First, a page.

In the present study, we aimed to investigate most of the routine CBC parameters as well as the novel inflammatory biomarkers such as PLR and NLR in patients with acute lower extremity DVT and to evaluate the clinical relevance of these parameters in this patient population.

Methods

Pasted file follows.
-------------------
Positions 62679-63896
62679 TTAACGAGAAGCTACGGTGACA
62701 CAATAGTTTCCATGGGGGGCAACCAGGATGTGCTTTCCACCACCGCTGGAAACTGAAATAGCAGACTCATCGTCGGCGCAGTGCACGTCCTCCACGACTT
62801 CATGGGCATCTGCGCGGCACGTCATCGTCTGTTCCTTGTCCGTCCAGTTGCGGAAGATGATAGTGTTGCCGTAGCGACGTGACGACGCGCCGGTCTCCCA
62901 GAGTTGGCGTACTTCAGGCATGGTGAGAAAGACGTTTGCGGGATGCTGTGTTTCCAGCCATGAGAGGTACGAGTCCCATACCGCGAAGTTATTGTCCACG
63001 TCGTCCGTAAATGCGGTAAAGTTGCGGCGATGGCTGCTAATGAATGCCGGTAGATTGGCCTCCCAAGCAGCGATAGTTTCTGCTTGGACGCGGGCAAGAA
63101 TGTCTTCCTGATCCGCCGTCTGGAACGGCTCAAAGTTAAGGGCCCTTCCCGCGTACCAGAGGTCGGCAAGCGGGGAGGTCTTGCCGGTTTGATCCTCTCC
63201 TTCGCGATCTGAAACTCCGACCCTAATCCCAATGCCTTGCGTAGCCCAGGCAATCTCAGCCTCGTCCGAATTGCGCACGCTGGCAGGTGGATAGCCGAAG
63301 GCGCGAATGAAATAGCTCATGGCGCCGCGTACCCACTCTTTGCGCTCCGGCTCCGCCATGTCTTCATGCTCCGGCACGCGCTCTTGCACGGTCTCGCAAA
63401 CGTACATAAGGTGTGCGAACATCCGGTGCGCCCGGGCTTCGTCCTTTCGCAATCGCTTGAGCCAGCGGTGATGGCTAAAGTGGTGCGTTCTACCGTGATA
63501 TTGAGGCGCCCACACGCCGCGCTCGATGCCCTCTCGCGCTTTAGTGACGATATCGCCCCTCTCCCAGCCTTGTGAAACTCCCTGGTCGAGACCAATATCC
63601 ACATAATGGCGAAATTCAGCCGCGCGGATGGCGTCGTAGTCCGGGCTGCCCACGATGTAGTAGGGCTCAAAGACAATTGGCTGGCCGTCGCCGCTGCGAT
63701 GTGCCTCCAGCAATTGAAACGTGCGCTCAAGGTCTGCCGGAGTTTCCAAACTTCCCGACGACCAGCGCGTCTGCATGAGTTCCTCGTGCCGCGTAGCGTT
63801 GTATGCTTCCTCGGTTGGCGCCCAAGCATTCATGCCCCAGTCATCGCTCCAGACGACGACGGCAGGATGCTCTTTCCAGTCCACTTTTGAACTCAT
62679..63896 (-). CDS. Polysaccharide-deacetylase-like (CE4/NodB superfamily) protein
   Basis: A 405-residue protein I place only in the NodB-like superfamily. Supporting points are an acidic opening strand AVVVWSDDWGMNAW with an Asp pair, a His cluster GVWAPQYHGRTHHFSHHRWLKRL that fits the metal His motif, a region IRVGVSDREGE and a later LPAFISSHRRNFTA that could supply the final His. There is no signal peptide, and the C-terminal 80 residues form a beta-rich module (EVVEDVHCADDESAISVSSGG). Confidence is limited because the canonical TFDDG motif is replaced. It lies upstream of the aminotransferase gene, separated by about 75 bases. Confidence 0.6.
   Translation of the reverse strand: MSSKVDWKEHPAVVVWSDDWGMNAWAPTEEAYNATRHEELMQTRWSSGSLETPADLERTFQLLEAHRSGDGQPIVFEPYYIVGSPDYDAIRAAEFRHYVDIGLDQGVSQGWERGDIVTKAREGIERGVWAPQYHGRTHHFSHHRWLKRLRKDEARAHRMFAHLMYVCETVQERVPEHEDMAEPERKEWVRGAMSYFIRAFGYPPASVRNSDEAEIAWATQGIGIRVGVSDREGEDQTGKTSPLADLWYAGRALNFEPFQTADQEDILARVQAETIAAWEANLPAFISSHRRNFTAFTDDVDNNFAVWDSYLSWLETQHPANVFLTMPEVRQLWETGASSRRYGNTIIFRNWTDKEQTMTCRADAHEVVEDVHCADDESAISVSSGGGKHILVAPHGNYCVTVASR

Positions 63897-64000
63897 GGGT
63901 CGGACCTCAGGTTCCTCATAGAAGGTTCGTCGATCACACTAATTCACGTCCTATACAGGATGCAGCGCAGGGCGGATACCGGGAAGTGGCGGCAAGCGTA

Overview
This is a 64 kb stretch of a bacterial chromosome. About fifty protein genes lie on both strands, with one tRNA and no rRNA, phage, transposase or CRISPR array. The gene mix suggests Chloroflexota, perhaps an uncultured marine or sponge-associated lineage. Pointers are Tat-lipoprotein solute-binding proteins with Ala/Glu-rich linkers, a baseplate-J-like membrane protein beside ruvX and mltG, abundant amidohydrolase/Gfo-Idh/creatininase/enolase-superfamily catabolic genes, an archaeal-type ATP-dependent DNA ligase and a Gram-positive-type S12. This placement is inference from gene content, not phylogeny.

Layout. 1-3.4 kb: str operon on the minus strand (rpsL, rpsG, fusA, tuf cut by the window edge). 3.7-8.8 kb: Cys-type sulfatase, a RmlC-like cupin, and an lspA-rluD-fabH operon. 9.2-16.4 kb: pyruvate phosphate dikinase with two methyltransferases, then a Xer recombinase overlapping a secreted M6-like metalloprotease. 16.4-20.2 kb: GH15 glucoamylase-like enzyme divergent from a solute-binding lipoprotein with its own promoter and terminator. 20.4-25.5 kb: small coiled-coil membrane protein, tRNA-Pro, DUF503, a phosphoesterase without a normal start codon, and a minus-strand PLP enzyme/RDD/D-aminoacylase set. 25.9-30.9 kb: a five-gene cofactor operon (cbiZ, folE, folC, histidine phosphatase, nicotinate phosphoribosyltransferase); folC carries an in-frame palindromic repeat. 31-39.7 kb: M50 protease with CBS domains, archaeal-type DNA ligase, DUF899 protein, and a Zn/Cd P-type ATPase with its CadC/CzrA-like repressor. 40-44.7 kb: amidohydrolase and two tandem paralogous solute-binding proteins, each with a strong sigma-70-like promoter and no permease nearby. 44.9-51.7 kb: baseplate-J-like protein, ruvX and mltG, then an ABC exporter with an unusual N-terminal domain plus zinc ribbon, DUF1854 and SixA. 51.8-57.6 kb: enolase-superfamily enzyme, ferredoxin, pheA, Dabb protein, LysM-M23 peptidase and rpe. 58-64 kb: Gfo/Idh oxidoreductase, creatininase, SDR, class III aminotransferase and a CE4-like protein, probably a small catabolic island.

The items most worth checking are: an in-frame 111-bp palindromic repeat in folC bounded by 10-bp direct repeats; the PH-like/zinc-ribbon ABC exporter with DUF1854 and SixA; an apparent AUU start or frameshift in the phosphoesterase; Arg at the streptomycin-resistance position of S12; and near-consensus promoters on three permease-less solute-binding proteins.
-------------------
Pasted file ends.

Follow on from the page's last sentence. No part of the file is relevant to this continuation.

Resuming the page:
This retrospective study included a total of 68 patients (29 males, 39 females; mean age 55.2±1.6 years, range, 22 to 80 years) with acute lower extremity DVT and 34 healthy controls (15 males, 19 females; mean age 52.8±2.5 years; range, 21 to 77 years) without acute lower extremity DVT between March 2016 and August 2018. The patients with lower extremity DVT presented with the complaints of pain and/or swelling in the leg, and lower extremity venous Duplex ultrasound examination was performed to these patients whose clinical status suggested DVT to confirm the diagnosis. The control group consisted of those who were suspected, but DVT-negative individuals. Demographics and clinical features, and laboratory data of all participants were recorded. Any significant differences, particularly in CBC parameters, between the groups were researched. Data including age, sex, hypertension, diabetes mellitus, hyperlipidemia, and smoking habit were noted. The laboratory data included CBC parameters such as white blood cell (WBC), hemoglobin (HGB), hematocrit (HCT), platelet (PLT), RDW, MPV, mean corpuscular volume (MCV), neutrophil (NEU), lymphocyte (LYM), NLR, platelet distribution width (PDW), plateletcrit (PCT), PLR, and CRP. Participants under 18 and over 80 years, those having a history of previous DVT or using oral anticoagulants, and those with hematological malignancies, severe chronic heart, lung, liver or kidney disease, active infection and primary immunodeficiency were excluded from the study. A written informed consent was obtained from each participant. The study protocol was approved by the Bolu Abant İzzet Baysal University Clinical Researches Ethics Committee. The study was conducted in accordance with the principles of the Declaration of Helsinki.